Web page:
That said, it's become clear to me that some of the worst episodes with my BPDexgf seem to have been triggered by her feeling too close... .after I met and got along with her mother, after she instigated a discussion about marriage, after I told her I felt close to her and that I could confide in her.

I kind of wonder if other people on here have stories that illustrate the idea of engulfment, maybe make it a little easier for the rest of us to understand?
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repititionqueen

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« Reply #4 on: August 05, 2015, 06:12:39 PM »

This can happen between a parent and child, or within a romantic endeavor. Fear of engulfment may look like, or be acted-out as fear of commitment. The feelings involved with this issue are; "I'm afraid that if I get too close to you, I'll have to give up too much of me," or "I can't be myself, when I'm around you." Engulfment means loss of Self--or the surrender of one's own needs and desires.

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« Reply #5 on: August 05, 2015, 06:40:11 PM »

Engulfment is a very alien concept to a Non because we never have to face the loss of self, under any circumstances. For a pwBPD, that is a real perceived threat.

When the fear of engulfment is triggered, that's one event where the hurtful tools are employed---raging, silent treatment, marginalization of the Non, etc.

These tools (which push) create distance between the two parties. When the engulfment lessens, the gap is usually closed. If it's a normal BPD push/pull cycle, fear of abandonment is usually triggered due to the gulf between the parties. Different tools are used, the "feel-good" tools are employed----compliments, unwavering attention, porn sex (not to be confused with emotional and/or sexual intimacy), etc. These tools pull the parties back together.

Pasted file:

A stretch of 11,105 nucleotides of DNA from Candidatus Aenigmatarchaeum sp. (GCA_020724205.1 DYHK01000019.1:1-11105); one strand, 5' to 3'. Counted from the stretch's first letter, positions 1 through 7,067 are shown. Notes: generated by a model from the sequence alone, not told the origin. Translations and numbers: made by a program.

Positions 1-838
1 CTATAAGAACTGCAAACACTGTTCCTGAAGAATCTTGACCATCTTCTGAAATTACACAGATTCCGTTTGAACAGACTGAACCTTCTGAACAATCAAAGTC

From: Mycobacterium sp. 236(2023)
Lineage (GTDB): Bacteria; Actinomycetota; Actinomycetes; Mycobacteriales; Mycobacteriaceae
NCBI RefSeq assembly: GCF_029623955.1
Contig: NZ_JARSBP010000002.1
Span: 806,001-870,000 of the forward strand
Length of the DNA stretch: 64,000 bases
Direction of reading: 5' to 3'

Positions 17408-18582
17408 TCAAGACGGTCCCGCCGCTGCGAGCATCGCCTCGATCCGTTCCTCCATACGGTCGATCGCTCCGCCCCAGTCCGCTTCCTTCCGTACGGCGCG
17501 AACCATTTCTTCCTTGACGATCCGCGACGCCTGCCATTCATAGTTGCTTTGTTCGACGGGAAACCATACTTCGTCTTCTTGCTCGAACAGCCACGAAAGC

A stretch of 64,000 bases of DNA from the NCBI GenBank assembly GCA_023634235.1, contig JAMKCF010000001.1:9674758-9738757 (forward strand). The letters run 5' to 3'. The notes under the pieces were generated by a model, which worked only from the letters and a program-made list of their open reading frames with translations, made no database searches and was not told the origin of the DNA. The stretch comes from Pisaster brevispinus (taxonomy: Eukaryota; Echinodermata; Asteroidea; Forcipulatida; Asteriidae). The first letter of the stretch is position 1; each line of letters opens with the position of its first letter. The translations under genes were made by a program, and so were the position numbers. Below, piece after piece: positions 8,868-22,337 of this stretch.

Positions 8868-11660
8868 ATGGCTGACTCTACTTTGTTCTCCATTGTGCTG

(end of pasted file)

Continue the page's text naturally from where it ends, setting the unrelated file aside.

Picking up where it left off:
I watched a toddler do this at the park the other day: run away from mom to explore, get too far away from mom, then run back to mom. Too close to mom, run away to explore. The circular cycle repeated over and over.

Sound familiar?
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SGraham
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« Reply #6 on: August 06, 2015, 01:07:44 AM »

It just hurts to think i did anything to make things harder for her and subsequently end our relationship.
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HappyNihilist
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« Reply #7 on: August 06, 2015, 07:01:48 PM »

It just hurts to think i did anything to make things harder for her and subsequently end our relationship.

I know it hurts to think that. But go easy on yourself. You couldn't have known.
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« Reply #8 on: August 06, 2015, 09:05:05 PM »

I watched a toddler do this at the park the other day: run away from mom to explore, get too far away from mom, then run back to mom. Too close to mom, run away to explore. The circular cycle repeated over and over. (Sound familiar?)

I'm not sure I see how this relates to engulfment - are you saying the child feels engulfed at some point in this cycle?
 
I think we (all of us) need to be careful to not take what we are learning and cast it all in terms of pathology.  Many of us have felt engulfed at one time or another in a relationship.  Everyone of us have mirrored our partners, bosses, and friends. Many of us have rejection sensitivities (fears of abandonment). These are very normal human dynamics.  These are not pathologies or alien behaviors.
 
How many of us have lived out a scenario where we idealized a partner (overvalued them), really didn't want to loose them (feared rejection), changed ourselves to accommodate what they seemed to want/need (mirror), and then felt that we gave too much and lost ourselves (engulfed)?  We have thousands of members here telling this story.
 
The issue with BPD is the extremes of some of these conditions, the consistently for a lifetime, and the inability to get to a workable baseline.
 
For example, here are the stages of falling in love:
 
The Romance Stage
The Power Struggle Stage
The Stability Stage
The Commitment Stage
The